Ryan Bradley, ND, MPH and student Christine McClure are conducting a single arm, open label trial evaluating safety and tolerability of Pau d’ Arco as a natural alternative for PDM. This trial is Christine’s thesis as she completes her Naturopathic Doctor degree and Master of Science in Integrative Medicine Research degree at the National University of Natural Medicine.

Unfortunately, this trial will not exist without funding. A new method of raising research funding is being tried with an Indiegogo campaign, to raise the money needed to complete the trial above. This campaign is a student research project based on the social good of deceasing women’s pain. Additionally, this helps naturopathic medicine by increasing positive visibility of our profession and adding to our evidence base.

So please donate and share this campaign!

About the Authors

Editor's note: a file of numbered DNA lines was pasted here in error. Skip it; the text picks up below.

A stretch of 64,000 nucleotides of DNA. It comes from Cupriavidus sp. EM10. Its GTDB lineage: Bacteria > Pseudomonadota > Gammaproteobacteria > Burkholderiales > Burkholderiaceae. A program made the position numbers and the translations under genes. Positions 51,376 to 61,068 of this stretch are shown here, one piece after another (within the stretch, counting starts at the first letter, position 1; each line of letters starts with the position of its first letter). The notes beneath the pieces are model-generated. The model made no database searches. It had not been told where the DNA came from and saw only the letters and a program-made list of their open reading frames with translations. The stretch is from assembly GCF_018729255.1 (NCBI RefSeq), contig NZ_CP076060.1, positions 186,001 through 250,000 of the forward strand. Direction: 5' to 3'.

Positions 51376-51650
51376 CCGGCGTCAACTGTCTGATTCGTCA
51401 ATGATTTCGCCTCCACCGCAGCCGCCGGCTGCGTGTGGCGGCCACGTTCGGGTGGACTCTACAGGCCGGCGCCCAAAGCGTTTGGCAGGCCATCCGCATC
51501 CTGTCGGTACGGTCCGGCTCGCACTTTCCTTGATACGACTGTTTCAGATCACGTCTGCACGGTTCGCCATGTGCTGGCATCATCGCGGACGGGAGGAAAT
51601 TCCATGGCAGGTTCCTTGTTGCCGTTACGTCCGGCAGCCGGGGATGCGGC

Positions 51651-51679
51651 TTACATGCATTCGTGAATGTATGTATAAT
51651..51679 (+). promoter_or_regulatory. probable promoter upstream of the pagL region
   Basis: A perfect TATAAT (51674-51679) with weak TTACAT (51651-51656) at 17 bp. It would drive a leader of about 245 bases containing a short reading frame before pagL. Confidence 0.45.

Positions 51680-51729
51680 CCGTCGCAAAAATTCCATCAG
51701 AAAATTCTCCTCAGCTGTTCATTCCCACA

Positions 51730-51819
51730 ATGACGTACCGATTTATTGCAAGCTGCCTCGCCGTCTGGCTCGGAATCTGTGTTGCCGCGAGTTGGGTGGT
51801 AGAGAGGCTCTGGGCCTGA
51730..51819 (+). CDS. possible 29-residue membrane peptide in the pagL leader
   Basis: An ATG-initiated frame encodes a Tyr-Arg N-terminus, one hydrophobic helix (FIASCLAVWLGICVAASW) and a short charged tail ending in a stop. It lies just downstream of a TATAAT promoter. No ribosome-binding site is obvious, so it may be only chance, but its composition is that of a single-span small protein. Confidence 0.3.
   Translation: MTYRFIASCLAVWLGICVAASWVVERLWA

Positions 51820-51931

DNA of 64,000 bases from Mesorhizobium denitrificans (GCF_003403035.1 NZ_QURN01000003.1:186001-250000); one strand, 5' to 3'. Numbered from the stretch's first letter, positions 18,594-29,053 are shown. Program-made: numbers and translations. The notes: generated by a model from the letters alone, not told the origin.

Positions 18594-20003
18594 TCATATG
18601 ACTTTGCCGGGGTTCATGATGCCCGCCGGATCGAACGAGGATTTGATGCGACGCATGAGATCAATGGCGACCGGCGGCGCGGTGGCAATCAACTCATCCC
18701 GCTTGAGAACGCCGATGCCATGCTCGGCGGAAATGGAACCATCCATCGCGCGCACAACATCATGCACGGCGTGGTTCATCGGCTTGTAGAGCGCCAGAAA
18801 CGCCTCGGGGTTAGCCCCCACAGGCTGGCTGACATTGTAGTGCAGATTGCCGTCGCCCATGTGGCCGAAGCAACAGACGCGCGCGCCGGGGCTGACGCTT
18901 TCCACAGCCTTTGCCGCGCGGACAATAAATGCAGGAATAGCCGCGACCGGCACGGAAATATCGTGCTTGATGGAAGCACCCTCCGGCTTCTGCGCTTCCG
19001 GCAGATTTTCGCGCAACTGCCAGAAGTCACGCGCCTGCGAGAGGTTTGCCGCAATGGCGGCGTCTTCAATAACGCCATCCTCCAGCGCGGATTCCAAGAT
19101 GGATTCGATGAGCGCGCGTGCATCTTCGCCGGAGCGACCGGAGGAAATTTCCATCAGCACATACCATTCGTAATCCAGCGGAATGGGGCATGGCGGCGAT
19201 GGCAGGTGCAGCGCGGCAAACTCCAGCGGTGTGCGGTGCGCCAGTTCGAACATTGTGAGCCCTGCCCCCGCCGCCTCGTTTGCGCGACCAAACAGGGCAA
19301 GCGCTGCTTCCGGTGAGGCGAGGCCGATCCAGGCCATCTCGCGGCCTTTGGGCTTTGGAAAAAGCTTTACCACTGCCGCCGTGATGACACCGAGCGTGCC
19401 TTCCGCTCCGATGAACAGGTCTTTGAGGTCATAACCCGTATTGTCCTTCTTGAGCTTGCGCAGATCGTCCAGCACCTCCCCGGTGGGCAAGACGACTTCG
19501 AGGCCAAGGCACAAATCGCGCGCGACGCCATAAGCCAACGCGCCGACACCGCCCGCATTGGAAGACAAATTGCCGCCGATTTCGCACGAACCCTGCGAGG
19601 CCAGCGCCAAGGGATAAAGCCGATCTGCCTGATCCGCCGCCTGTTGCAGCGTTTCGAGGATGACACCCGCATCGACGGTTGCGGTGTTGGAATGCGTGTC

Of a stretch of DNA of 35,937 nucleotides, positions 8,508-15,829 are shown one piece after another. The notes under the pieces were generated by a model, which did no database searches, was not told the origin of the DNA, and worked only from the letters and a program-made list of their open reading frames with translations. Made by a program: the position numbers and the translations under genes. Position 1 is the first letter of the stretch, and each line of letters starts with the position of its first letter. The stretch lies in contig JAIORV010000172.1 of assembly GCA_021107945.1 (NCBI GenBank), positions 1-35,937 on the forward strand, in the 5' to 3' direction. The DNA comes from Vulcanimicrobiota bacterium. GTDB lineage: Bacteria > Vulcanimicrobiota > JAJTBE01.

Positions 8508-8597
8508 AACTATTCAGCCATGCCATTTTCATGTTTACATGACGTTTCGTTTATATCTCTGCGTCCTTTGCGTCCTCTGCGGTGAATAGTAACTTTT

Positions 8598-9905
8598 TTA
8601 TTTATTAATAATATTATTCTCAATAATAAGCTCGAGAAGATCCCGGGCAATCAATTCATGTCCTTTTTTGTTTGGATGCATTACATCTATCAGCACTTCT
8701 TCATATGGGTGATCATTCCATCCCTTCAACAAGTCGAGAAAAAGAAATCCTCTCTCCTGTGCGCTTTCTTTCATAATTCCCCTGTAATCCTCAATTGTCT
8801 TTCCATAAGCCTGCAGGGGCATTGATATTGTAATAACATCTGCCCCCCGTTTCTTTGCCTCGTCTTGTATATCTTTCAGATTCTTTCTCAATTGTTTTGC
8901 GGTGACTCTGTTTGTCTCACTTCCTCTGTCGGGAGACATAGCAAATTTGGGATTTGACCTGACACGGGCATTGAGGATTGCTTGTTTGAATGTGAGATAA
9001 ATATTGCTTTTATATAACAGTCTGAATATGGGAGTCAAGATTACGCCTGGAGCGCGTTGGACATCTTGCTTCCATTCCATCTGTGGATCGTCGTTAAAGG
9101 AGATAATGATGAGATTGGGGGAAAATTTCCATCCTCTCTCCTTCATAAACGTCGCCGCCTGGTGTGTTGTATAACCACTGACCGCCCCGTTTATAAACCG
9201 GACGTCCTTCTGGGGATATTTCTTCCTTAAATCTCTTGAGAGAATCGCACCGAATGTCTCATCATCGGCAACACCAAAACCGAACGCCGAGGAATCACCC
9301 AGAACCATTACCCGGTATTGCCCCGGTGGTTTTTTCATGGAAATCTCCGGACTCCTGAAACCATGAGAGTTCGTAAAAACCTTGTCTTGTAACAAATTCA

Ryan Bradley, ND, MPH received his Doctor of Naturopathy from Bastyr University in 2003 and his Master of Public Health in Epidemiology from the University of Washington in 2009. His primary academic appointment is as the Director of Research and Associate Professor at the National University of Natural Medicine in Portland, OR. He is also faculty in the Division of Preventive Medicine at the University of California, San Diego, an Affiliate Associate Professor in the School of Pharmacy at the University of Washington in Seattle, and a Visiting Professor at the University of Technology, Sydney in Sydney, Australia. He is licensed in WA, OR and CA and maintains a private practice in addition to his research and teaching in academia. Bradley has conducted a wide-variety of epidemiologic, translational and practice-based research focused on complementary and integrative medicine, and he has been published in leading peer-reviewed medical journals. He is a highly-rated international speaker on naturopathic medicine, integrative medicine research, and clinical cardio-renal-metabolic disorders. When not working, Ryan enjoys playing in nature.